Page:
Proactive versus reactive product development

Field notes from an engineering team lead

Intro to the field notes

  • Proactive versus reactive product development (here)
  • Setting up and empowering product delivery teams
  • Reflections from trying Basecamp’s “Shape Up” as an alternative to agile scrum
  • A more personal reflection on where I’ve gotten it wrong and what those experience have taught me

Order versus chaos

From top-left to right: terror; aspirations to unicorn status; a lingering sense that things could blow up at any moment; dollars everywhere; weight of responsibility to investors and employees; and SO MUCH admin to get through.
From top-left to right: A desire for calm and stability; deep, intrinsic enjoyment of creative work; fascination with the rules and logic of complex systems; a commitment to building the stack well, one “brick” at a time.
left blank on purpose 👆
also left blank on purpose 👆

Breaking out of the cycle

  • That thing that feels like a truly existential burning fire that you became aware of a couple weeks ago almost never is. While the founder’s choice to turn the team from the example above may seem like a no-brainer financially, it actually came with huge costs that reverberated through the organization for months. How an engineering team executes over the long-term is far more important than what it builds tomorrow or next week. Executives that can protect their technical teams from day-to-day chaos will reap long-term rewards of software quality and scalability. Those that don’t will create compounding problems for themselves.
  • Doing this requires enormous discipline from founders in particular. It’s hard to accept that 98% of the time the right answer is to take a deep breath, write that hugely important thing down, and then trust your team to finish the build they’re on before mixing things up. To do this you’ll need an outlet on the tech/product side for all your fear, anxiety, and excitement, as well as confidence in your team’s model of execution. I’ll get into that in the next two posts.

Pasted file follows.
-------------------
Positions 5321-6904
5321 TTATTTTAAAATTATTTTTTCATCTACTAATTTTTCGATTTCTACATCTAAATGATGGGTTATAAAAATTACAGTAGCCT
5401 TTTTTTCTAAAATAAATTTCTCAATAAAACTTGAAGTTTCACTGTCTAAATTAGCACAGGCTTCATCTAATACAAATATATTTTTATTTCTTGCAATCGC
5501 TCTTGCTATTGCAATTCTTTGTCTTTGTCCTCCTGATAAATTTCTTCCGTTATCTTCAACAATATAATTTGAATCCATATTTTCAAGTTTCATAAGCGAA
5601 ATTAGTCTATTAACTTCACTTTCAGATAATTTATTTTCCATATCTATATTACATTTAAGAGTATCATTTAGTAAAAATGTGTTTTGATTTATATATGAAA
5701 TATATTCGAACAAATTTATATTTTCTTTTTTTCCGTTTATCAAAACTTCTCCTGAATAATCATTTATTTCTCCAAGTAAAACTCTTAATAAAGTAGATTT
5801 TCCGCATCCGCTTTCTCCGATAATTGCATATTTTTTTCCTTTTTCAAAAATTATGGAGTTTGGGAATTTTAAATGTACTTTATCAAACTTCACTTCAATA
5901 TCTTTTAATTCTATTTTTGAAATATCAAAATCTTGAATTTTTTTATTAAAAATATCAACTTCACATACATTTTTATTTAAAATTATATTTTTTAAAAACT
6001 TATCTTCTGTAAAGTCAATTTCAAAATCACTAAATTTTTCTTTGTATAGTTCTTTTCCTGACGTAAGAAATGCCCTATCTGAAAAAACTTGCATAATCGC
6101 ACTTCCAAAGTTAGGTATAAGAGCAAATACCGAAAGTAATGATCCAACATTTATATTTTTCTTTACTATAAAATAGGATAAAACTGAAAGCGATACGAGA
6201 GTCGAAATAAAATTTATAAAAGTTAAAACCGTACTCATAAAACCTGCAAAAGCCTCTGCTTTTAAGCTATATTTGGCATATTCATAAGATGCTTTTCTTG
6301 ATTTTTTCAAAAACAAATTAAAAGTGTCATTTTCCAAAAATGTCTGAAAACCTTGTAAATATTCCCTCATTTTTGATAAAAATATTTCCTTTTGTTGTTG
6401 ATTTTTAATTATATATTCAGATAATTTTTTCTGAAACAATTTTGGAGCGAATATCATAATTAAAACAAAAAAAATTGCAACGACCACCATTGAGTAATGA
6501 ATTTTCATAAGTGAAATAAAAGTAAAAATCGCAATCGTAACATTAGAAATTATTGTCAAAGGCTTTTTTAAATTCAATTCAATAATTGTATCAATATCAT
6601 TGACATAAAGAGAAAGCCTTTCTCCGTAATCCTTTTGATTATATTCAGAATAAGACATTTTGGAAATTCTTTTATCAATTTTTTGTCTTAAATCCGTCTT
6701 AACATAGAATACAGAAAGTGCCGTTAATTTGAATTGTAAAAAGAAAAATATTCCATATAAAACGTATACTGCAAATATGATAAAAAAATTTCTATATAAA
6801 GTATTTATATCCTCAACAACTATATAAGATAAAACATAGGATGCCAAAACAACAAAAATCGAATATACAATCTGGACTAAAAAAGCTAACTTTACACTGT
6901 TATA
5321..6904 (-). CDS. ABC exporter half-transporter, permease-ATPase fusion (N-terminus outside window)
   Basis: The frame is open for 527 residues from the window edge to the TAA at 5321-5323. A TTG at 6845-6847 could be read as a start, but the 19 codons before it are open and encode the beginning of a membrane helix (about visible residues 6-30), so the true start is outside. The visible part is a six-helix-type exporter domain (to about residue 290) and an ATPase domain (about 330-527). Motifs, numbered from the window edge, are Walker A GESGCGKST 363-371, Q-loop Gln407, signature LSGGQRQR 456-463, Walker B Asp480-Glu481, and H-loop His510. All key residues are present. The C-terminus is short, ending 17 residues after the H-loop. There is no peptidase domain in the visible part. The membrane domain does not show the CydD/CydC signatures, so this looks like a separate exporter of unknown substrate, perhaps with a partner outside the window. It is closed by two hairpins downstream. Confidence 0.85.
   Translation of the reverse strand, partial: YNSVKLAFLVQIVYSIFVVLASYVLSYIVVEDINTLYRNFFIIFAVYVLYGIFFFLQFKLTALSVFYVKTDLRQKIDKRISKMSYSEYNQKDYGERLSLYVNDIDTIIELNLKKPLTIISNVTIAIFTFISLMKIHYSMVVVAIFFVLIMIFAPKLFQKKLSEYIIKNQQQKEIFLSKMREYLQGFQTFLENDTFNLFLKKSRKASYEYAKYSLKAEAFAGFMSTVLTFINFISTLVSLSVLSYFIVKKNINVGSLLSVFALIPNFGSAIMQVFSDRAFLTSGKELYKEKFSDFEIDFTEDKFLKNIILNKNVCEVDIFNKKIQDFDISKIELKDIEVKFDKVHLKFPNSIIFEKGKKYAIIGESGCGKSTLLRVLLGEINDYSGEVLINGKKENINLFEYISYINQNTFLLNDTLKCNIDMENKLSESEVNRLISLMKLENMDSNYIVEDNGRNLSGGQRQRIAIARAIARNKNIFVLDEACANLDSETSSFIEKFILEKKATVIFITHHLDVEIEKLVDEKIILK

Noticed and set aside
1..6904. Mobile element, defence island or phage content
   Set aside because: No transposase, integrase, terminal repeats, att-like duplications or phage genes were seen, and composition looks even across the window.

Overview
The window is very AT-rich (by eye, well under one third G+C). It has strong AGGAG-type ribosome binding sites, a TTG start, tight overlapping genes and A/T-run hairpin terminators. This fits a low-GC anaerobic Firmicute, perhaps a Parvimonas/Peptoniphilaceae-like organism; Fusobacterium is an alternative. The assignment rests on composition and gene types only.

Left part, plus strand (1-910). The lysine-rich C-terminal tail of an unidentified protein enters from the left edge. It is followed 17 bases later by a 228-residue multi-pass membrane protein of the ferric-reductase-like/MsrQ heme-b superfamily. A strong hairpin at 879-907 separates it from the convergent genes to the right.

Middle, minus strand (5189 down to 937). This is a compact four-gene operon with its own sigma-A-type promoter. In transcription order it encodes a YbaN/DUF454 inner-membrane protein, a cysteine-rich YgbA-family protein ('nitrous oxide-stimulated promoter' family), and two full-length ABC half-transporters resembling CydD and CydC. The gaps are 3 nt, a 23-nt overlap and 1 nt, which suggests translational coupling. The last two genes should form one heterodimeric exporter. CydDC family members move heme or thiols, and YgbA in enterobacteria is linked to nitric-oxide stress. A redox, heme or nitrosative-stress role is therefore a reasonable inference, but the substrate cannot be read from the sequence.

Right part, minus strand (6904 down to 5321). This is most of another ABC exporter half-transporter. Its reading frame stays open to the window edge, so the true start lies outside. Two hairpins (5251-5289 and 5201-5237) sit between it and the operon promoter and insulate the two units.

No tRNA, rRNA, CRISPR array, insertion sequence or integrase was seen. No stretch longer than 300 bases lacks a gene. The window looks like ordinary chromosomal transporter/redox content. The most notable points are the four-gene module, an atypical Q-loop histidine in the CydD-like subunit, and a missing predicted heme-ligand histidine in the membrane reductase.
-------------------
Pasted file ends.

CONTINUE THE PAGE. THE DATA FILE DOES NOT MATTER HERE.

• To the extent possible, avoid making heat-of-the-moment promises to customers or investors that pre-commit your team to building a product or feature on an arbitrary timeline. Just don’t do this. It’s all too common, and artificially manufactures a time crunch that sets you up for the anti-pattern we describe above. You have enough pressure on you without making more.
  • Engineering teams should absolutely be expected to pivot dynamically to support business requirements. The ability to adapt and overcome is a huge part of what makes a startup successful. Tight iteration cycles are critical for engineers to have the confidence that they’re building the right things. The point is that those cycles should be executed in a way that doesn’t give your product builders whiplash and erode trust.
  • Emergencies that warrant an interruption of your engineering team’s “execution model” are rare and expensive, but they do happen. Sometimes you actually do live or die — or make a quantum leap as an org — based on what happens next Friday. It’s the founders’ and executive team’s job to steer the organization through those moments, and when they happen communication is critical. Sit down with the team and give them the why. Take questions and listen. While some engineers may be more unsettled by this dynamic than others, it’s what they signed up for when they joined a startup. Seen in the right light, it’s also part of the fun. Founders and execs who thoughtfully share context during highly dynamic periods will be amazed by the energy that their team will put into supporting them and the new vision. Just make sure that this doesn’t become your MO: If it does, that points to a larger problem.

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Aaron Polhamus

Working with Team Vest to transform how retail investing is done throughout the Americas 🌎